Student ombudswoman announces departure from OIA

Felicity Mitchell is not seeking a second term at the helm of the Office of the Independent Adjudicator for Higher Education after 18 years at the organisation

The independent adjudicator at the student ombuds for England and Wales has announced her departure as the organisation revealed that 2021 was another record year for student complaints.

The Office of the Independent Adjudicator for Higher Education (OIA), the independent student ombuds body, handled 2,763 complaints in 2021, a 6% increase since 2020, which itself set a new record for student grievances.

Felicity Mitchell, the independent adjudicator at the ombuds, revealed that she has decided not to seek a second term at the helm when her current one ends in April 2023. Ms Mitchell joined the OIA in 2004, working her way up to deputy adjudicator in 2009. She began her five-year term in 2018.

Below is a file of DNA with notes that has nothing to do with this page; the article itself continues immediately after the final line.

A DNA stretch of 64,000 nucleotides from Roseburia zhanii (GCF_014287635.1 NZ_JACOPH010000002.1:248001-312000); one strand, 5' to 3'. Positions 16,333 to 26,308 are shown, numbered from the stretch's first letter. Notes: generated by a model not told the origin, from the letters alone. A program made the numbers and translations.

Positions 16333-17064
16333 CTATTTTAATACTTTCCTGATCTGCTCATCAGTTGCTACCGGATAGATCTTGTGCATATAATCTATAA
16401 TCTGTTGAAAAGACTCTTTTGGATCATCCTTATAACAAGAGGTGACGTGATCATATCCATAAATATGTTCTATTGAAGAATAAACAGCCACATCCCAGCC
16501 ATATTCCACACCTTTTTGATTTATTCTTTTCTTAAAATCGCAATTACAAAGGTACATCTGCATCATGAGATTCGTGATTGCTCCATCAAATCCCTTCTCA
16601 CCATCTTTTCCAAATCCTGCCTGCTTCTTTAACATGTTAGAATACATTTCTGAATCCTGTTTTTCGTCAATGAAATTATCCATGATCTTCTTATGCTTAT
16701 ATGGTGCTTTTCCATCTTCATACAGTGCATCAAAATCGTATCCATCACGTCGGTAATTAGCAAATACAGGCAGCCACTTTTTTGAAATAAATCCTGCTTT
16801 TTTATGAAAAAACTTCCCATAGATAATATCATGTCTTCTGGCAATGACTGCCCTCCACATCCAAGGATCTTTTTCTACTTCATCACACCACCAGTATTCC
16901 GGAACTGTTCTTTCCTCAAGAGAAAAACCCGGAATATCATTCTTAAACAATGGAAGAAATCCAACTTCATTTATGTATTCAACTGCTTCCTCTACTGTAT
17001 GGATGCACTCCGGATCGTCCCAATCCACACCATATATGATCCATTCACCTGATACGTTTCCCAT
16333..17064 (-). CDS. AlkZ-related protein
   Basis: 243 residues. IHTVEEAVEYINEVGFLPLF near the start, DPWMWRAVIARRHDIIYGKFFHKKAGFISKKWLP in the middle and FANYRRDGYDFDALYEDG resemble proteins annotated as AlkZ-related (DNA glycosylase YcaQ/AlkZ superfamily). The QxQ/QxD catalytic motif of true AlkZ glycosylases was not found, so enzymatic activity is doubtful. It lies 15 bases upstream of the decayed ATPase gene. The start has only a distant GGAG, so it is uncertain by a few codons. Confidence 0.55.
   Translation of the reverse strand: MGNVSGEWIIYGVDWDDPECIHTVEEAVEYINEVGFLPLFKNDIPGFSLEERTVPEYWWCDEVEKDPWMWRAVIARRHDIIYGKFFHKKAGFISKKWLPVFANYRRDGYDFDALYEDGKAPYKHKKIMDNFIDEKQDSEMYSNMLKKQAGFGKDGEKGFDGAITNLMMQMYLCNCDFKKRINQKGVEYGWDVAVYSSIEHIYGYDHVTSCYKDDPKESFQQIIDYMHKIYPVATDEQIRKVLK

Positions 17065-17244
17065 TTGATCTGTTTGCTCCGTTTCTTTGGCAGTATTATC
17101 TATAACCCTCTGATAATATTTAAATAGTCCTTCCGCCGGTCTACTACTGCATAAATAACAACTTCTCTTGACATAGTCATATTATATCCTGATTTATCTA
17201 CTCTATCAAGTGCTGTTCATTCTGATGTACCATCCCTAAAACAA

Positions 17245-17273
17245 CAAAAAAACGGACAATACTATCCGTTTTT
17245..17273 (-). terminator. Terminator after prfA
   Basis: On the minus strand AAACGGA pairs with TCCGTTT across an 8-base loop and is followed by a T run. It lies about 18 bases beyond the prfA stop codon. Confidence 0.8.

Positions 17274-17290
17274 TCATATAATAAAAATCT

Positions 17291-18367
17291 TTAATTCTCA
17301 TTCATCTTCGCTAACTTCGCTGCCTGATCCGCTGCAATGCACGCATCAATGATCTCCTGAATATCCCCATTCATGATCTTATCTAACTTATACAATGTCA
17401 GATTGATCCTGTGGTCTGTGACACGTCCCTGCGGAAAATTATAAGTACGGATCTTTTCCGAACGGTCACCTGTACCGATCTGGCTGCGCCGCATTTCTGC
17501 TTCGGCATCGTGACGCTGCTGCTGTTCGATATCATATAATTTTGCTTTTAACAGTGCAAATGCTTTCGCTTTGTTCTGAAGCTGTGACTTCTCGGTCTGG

I look forward to building on what we have achieved and meeting the challenges to come over the next 16 months
– Felicity Mitchell, OIA

That the OIA had consecutive record-setting years for student complaints is likely the impact of the disruption of the pandemic. The ombuds revealed that it received one complaint via its newly-launched Large Group Complaints route, designed to handle cases with a high degree of commonality from students at the same university or course. Based on overall OIA expenditure, each case referred to the ombuds costs a little under £1,800 to resolve. The organisation has, this year, had to increase core subscriptions by 5% because of rising caseloads and financial pressures in the sector.

On the announcement of her departure, Ms Mitchell said: “Over the last 18 years, I have been privileged to see the OIA grow into the confident, professional and kind organisation it is today. I am very proud to have been part of this and particularly to have led the organisation, with Ben, over the last four years. We still have much to do, and I look forward to building on what we have achieved and meeting the challenges to come over the next 16 months.”

The organisation’s chief executive, Ben Elger – who shares responsibilities for running the OIA with the independent adjudicator – said Ms Mitchell was “absolutely central to the development of a respected, forward-focused and independent ombuds organisation”.


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